Charles V is pointing his finger to the floor: “Who peed on the floor?“
Charles III of Spain replies, while looking terrified: “I didn’t do anything!“
So Joachim Murat boldly confesses: “I did it, so what?“
At this point an enraged King Vittorio Emanuele II grabs his sword and threatens: “How dare you! I’ll castrate you as a punishment!“
Now look at the statues and imagine them talking among each other! They look as if they are actually having this conversation, it is pretty realistic, albeit it reflects the way of the “scugnizzi“. The Neapolitan kids usually playing soccer in Piazza del Plebiscito and having fun.
What can I say… Napoli, I love you!
The essence of every Naples tour: sea, sun and espresso
Piazza del Plebiscito is the place where in May 2013 Bruce Springsteen and the E-Street band gave one of the most amazing concerts of their carreer.
I was there and upon seeing the Boss tearing up a little while telling us “It’s beautiful to be home“, made me feel so proud of my city.
Because the acoustic in this square is absolutely amazing, it is occasionally opened for concerts, like the free one we have every New Year’s Eve. Make sure you add it to your bucket list if you’re planning to visit Naples for the holidays!
The half-moon church you see on one side is the Church of San Francesco di Paola with its beautiful colonnade. It extends on both sides as if to hug Piazza del Plebiscito.
This is one of the most fascinating city center attractions!
If you cross diagonally the whole square, you’ll get to Borgo Santa Lucia and the Grandi Alberghi, one of the most expensive lodging areas in Naples, and for a good reason.
Stop there to take awesome pictures of the Gulf of Naples: you will see Castel dell’Ovo (Egg Castle) in the distance!
As you get back to the Fontana del Carciofo, you will find two of the nicest cafes in Naples. One is Grand Cafe Gambrinus, which opened in 1860 and is like a museum inside. The other one, a few steps away, is the tiny Bar del Professore, which is the local alternative to Starbucks.
Here you can try espresso with white chocolate, hazelnuts cream, pistachio and so much more!
Grand Cafe Gambrinus is pretty elegant and can be expensive, but it’s the place where you might see politicians, movie stars or singers.
Bar del Professore is tiny and less expensive (more easygoing), so you won’t really be able to sit down.
It doesn’t matter which one you choose as long as you drink the famous Naples coffee!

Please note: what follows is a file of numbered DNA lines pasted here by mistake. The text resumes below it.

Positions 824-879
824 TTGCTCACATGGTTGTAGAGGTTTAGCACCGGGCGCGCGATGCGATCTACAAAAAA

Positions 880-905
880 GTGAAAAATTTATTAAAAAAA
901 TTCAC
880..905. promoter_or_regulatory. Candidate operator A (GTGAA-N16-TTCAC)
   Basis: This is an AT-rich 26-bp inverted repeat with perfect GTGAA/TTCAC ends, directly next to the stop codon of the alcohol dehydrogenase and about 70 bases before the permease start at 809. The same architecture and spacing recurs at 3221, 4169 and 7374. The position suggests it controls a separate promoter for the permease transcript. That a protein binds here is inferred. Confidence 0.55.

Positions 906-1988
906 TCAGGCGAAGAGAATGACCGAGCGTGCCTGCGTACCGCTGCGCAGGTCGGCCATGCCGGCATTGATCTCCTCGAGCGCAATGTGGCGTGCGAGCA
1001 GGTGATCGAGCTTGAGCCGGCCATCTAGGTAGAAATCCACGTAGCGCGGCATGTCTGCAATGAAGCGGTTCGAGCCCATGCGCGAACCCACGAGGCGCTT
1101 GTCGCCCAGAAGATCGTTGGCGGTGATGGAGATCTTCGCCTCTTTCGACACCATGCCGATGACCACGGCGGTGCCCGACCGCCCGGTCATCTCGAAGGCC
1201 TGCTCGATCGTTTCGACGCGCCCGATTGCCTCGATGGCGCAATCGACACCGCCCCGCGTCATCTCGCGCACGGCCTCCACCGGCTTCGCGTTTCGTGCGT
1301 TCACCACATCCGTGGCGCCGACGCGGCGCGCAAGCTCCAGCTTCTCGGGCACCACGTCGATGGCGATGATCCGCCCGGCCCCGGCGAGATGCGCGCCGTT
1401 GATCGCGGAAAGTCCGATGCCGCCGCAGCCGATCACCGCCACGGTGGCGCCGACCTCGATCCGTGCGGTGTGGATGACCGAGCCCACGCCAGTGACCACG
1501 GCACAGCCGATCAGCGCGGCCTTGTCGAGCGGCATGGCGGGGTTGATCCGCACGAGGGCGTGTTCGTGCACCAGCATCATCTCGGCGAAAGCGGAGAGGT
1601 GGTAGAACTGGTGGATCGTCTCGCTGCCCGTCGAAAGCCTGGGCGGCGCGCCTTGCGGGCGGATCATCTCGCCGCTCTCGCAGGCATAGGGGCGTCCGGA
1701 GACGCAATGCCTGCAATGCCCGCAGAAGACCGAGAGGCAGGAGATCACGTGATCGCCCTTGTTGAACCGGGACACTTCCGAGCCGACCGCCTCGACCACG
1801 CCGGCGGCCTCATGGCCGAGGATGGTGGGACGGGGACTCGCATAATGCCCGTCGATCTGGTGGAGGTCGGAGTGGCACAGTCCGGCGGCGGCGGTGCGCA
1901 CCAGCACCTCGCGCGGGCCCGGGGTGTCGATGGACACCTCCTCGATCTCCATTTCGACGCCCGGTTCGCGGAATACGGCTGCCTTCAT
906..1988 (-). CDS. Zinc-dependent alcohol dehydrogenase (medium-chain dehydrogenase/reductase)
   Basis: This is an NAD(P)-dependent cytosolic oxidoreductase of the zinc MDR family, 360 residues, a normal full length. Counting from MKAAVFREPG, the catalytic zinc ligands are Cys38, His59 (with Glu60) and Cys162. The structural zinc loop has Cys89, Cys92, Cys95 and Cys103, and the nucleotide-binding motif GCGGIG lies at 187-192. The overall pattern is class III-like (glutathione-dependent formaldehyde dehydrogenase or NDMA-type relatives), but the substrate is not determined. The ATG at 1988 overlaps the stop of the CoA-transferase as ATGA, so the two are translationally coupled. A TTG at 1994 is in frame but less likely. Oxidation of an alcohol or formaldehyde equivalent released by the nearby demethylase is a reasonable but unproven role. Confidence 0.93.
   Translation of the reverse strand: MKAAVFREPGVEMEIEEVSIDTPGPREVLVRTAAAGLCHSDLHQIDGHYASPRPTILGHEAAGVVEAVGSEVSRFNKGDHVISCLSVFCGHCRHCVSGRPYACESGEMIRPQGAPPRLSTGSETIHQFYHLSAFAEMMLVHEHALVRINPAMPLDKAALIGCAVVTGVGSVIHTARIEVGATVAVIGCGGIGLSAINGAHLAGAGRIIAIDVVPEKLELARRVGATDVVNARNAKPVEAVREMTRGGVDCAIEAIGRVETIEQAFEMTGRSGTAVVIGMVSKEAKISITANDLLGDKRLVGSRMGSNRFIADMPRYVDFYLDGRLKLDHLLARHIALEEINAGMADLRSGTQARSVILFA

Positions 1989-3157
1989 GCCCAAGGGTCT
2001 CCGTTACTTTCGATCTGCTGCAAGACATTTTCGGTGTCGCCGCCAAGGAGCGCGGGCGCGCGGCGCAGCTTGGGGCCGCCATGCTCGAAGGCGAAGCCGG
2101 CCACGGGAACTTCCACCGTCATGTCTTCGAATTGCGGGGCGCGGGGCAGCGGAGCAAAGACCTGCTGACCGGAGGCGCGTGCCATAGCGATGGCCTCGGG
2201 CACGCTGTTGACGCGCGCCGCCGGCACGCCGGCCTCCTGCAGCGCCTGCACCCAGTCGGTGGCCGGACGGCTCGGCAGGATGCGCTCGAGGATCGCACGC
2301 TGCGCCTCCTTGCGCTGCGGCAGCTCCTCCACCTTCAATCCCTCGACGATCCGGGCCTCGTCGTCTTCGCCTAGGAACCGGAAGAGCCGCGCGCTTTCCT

Note: don’t eat anything! We’re almost at my favorite foodie spots in Naples!
Naples Traditional Pastry: Sfogliatella
Via Toledo isn’t only the most famous shopping street in central Naples.
It’s also the one place where you will find some of the oldest shops (you can order handmade leather gloves here), awesome Christmas decorations, and the entrance to the Toledo Art Station. Considered the most beautiful in Europe according to The Daily Telegraph and CNN.
While you stroll down this popular street in Naples old city center, you have two options for a sweet break.
Well, to be honest, two of my favorite sfogliatella shops ever, even if there are many more places where you can buy yummy treats along via Toledo!
The first one is Pintauro, an historical little pastry shop on Via Toledo.
The Neapolitan baroque architectural style is probably going to distract you. But don’t you worry!
Pintauro spreads such a sweet scent on the street that you won’t miss it!
They make sfogliatelle, babà and struffoli (sometimes on a stick, like the dango we ate in Japan!).
Basically all the best Naples traditional pastries!
Another great sfogliatella store is just a few steps away, at the entrance of Galleria Umberto I.
Sfogliatella Mary has always been my favorite pastry shop in Naples.
When I was a university student I made sure to walk by this tiny place every day to eat a fresh-from-the-oven sfogliatella frolla.
Both these sfogliatella shops don’t have tables. You will have to eat your sfogliatella while enjoying your short Naples itinerary. On the go.
If you ask them, they will prepare your sfogliatella to go, so you can bring it back on your cruise ship or wherever you want.